As government urges public to return to workplaces, survey highlights big issues with workplace safety.
- Less than half of workplaces have enabled safe social distancing – workers say.
- Those working in low-paid and insecure jobs have been worse affected, survey reveals
- Concerns raised over outsourcing of health and safety inspections
The TUC has today (Saturday) warned many workplaces are still not taking adequate measures to protect employees from coronavirus.
The warning comes as new polling reveals that less than half of employees (46%) say their workplaces have introduced safe social distancing.
The survey – carried out for the TUC by BritainThinks – also reveals that:
- Just two-fifths (38%) of workers say they know their employers have carried out Covid-Secure risk assessments. It is a legal requirement to carry out a risk assessment and share with staff
- Just four in 10 (42%) report being given adequate PPE.
Last week Health Secretary Matt Hancock urged the nation to go back to work, telling people the “vast majority” of workplaces are Covid-Secure.
But the TUC says its findings cast huge doubt on that claim.
Although most workplaces are thought to have taken some measures to deal with Covid-19, workers told the TUC their employers are not doing enough to protect them at work.
Low-income and insecure workers put at most risk
The survey highlights how those on low incomes and in insecure work have been worse affected by companies cutting corners on workers’ safety.
1 in 4 (27%) low-income workers – those earning less than £15,000 per year – report that no action has been taken by employers to reduce the risk of coronavirus infections.
While over two-thirds (38%) of those on insecure contracts said no measures had been taken to prevent transmission at work.
Concerns about returning to work
The TUC poll shows that three-quarters of workers have at least one concern about returning to work outside the home.
More than a third (34%) said they were concerned about not being able to socially distance from colleagues, while a similar number (32%) said they were worried about exposing others in their household to greater risk as a result of returning to work.
Almost a quarter (24%) said they were concerned about not being able to socially distance from clients or customers, while nearly a third (30%) said they were worried their workplace would not be cleaned properly.
Although three-quarters of workers told the TUC they had concerns about returning to work, only a third (32%) had spoken to their employer, while 29% said they didn’t feel comfortable speaking to anyone.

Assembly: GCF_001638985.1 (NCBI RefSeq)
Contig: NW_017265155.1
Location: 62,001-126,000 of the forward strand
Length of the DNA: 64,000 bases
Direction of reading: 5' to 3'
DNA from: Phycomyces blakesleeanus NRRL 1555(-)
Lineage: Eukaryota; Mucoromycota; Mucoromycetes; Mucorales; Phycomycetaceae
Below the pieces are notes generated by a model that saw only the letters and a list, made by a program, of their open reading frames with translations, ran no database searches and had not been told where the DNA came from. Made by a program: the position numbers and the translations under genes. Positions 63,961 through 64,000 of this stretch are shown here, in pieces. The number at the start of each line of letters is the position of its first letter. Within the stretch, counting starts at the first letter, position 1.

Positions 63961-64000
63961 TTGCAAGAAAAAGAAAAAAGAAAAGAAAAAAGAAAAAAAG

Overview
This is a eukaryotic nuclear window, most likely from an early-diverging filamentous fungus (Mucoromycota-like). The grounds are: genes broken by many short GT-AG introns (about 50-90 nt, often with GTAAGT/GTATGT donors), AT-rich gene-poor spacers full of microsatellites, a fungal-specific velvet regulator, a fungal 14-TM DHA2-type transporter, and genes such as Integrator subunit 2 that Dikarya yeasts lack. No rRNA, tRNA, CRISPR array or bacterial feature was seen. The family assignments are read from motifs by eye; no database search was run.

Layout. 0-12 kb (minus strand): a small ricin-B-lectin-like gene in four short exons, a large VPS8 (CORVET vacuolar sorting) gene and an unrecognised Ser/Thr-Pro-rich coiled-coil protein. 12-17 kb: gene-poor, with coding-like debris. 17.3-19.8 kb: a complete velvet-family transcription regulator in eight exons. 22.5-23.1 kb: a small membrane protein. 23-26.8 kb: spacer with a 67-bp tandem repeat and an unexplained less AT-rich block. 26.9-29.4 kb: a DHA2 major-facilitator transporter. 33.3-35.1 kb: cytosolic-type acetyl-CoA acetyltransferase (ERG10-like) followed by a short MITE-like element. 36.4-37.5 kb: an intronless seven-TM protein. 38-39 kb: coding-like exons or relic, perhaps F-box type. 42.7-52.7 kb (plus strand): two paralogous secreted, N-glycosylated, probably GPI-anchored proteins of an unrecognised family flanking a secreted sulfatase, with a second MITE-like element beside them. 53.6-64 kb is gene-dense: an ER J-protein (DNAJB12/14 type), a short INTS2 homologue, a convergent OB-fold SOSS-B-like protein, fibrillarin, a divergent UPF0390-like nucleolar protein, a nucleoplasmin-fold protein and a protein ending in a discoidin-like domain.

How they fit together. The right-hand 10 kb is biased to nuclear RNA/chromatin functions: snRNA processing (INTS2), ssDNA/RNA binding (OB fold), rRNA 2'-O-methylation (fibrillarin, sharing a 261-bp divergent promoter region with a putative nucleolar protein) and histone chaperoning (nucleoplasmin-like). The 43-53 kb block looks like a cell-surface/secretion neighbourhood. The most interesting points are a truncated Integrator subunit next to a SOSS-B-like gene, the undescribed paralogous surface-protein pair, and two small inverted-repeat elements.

Two-fifths (40%) said they voiced their concerns to friends and family.
Health and Safety Executive outsources workplace inspections to untrained inspectors
These findings come as the Health and Safety Executive is in the process of appointing private outsourcing companies to carry out workplace ‘spot checks’, demonstrating the shortfall in capacity for enforcement the TUC has warned about.
These will not be trained, expert or warranted inspectors, and will not have the same powers. They will only be able to do a basic inspection and check for a risk assessment.
The HSE has chosen this approach as the additional government funding provided for workplace safety is for one year only – meaning they can’t use it to resource much needed increases in inspection and enforcement capacity. Typically, training a HSE inspector takes at least two years.
TUC General Secretary Frances O’Grady said:
“Making sure workplaces are safe is key to preventing the spread of Covid-19 and getting our economy back on its feet.
“If we don’t deal with the public health crisis, we won’t be able to deal with the economic one.
“Rather than trying to bully people back into offices, ministers should change the law to require all employers to publish their risk assessments, and make sure workplaces are safe.
“And they should crack down on bad bosses who risk their workers’ lives. As we saw with Leicester, it only takes one bad boss playing fast and loose with workers’ safety to shut down an entire city.”
In addition, commenting on the news that the HSE is recruiting private sector agencies to inspect workplaces, TUC General Secretary Frances O’Grady said:
“Big outsourcing companies have failed the UK on test and trace – and now this government is going to give them more money to fail again, on workplace safety. This is a risky strategy that could undermine the respect employers and unions have for trained HSE inspectors.
“Funding for the HSE has been cut by over a third in the past decade. The government should reverse those cuts and provide HSE with sustained funding so they can recruit and train proper workplace inspectors, inspect more workplaces, and prosecute bad bosses who don’t keep their workers safe. That’s how we will increase workers’ confidence that workplaces are safe.”